Bob Aaron email@example.com
March 3, 2007
Real estate commissions must be paid
A decision of the Ontario Divisional Court late last year serves as a good reminder that it's not a good idea to try to avoid an obligation to pay real estate commission, and it's an even worse idea to try to get your lawyer to pay the commission for you.
In late 2003, Sohan Gidda listed his property for sale with a real estate agent, and retained a Brampton law firm to represent him in the transaction.
While the property was subject to the listing agreement, Gidda found a purchaser on his own and entered into a private agreement of purchase and sale.
The listing agreement expired Feb. 12, 2004 and the private sale transaction closed at the end of that month. According to Gidda's listing agreement, commission was payable even if the property was sold privately during the listing period.
Gidda's real estate agent heard of the private sale and called the lawyer's office stating that she was the agent acting on the private transaction. She convinced the lawyer's secretary to send her a copy of the private sale agreement.
The real estate agent then sued Gidda in Small Claims Court for $10,000, and was successful in obtaining a judgment against him for that amount. The judgment was filed in the office of the local sheriff and when the house was later sold, Gidda was forced to pay off the agent's claim.
Blaming his $10,000 loss on the mistake of his lawyer's secretary in releasing the document, Gidda then sued his lawyer to recover the damages. The trial took place before the sale of the house and before the judgment was paid.
The deputy small claims court judge ruled that the lawyer was negligent in disclosing the private agreement, but dismissed the case on the basis that Gidda had not suffered or proven any damages. His reasoning was that since Gidda had not yet paid the $10,000 to the agent at the time of the court hearing against his lawyer, he could not recover the money.
Gidda appealed the decision of the small claims court, and the case was heard by Justice John R. Sproat in October, 2006.
Justice Sproat ruled that in his opinion, Sohan Gidda had in fact suffered damages since the court judgment against him was a legal obligation, which eventually had to be paid.
Nevertheless, the judge dismissed the appeal and ruled that although Gidda had suffered damages, he failed to prove that the negligence of the lawyer actually caused the damage.
First, the judge wrote, it was agreed that the agent knew of the private sale prior to calling the law firm.
"I think it unlikely," he ruled, "that a real estate agent who believed she was being cheated out of a $10,000 commission would simply let the matter rest. The fact of the sale would be a matter of public record, the real estate agent would probably have pursued the matter, the plaintiff could have been compelled to testify and would have been obliged to tell the truth."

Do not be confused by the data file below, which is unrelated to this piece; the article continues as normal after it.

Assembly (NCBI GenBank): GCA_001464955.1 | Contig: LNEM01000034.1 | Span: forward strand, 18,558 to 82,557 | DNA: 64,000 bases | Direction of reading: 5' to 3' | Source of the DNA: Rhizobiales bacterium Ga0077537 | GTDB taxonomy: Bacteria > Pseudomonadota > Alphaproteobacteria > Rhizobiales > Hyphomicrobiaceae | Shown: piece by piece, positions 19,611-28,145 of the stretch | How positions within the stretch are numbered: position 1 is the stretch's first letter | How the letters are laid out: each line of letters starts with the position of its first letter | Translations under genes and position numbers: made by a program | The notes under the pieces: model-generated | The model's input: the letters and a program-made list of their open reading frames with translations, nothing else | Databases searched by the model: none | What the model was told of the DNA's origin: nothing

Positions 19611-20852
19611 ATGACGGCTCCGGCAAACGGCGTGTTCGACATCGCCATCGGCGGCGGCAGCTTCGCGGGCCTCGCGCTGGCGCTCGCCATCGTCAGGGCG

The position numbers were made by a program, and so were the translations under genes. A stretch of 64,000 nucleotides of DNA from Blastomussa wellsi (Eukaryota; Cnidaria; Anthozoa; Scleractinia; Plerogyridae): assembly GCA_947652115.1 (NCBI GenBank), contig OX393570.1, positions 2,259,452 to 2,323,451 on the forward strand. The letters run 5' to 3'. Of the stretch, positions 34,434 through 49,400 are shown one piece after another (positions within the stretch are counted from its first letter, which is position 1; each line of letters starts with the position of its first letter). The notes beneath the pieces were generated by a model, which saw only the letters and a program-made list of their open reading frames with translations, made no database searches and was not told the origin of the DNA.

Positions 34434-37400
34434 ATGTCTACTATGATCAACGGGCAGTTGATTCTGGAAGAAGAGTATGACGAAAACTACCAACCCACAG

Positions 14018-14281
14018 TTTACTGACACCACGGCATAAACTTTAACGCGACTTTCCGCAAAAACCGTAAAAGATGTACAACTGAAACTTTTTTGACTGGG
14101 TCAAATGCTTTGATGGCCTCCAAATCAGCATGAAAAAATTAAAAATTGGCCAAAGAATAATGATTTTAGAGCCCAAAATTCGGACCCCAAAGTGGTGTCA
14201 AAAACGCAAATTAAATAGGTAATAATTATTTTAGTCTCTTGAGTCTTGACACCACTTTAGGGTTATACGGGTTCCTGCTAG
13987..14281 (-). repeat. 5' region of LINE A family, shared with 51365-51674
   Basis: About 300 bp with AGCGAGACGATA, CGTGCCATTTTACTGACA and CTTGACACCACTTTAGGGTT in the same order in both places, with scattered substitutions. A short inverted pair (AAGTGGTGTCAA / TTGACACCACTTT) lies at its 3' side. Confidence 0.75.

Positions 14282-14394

The judge also ruled that the direct cause of the "damages" was not the mistake of the lawyer's secretary, but rather the fact that Gidda entered into the listing agreement and agreed to pay commission if the property was sold.
Justice Sproat wrote, "I have some difficulty in seeing how the plaintiff is damaged by being obliged to make a payment which he agreed to make under a contract that he entered into. It does not sit well with me that a person in the position of the plaintiff can enter an agreement, set out to deprive the other party of their entitlement under the agreement and then when he is caught, shift the loss to the law firm."
Although the judge did not specifically refer to it, the ruling may well have been based on the doctrine of "clean hands."
This common-law doctrine, going back hundreds of years, says that a person who has acted wrongly, either morally or legally in other words, someone with unclean hands will not be helped by a court when complaining about the actions of another party.
Gidda lost his first case when the agent sued him. He lost the second case when he sued his lawyer, and he lost the appeal of that decision. Justice Sproat awarded the lawyer $1,500 in costs against Sidda. The judge stated that his decision should not reflect adversely on the lawyer's professional competence or reputation.
This case serves as a useful reminder that the standard Ontario Real Estate Association listing agreement obliges the seller to pay a commission for any valid offer to purchase the property obtained from any source during the listing period.
As well, there is usually a holdover period after the listing expires, which obliges the seller to pay commission on a sale to anyone introduced to the seller during the listing period. If you've committed yourself to pay commission to a real estate agent, pay it. The courts don't look too kindly on an attempt to circumvent a binding agreement, or to shift the loss to a third party like your own lawyer.
The Gidda case is also a good lesson about suing a third party when you only have yourself to blame for the loss.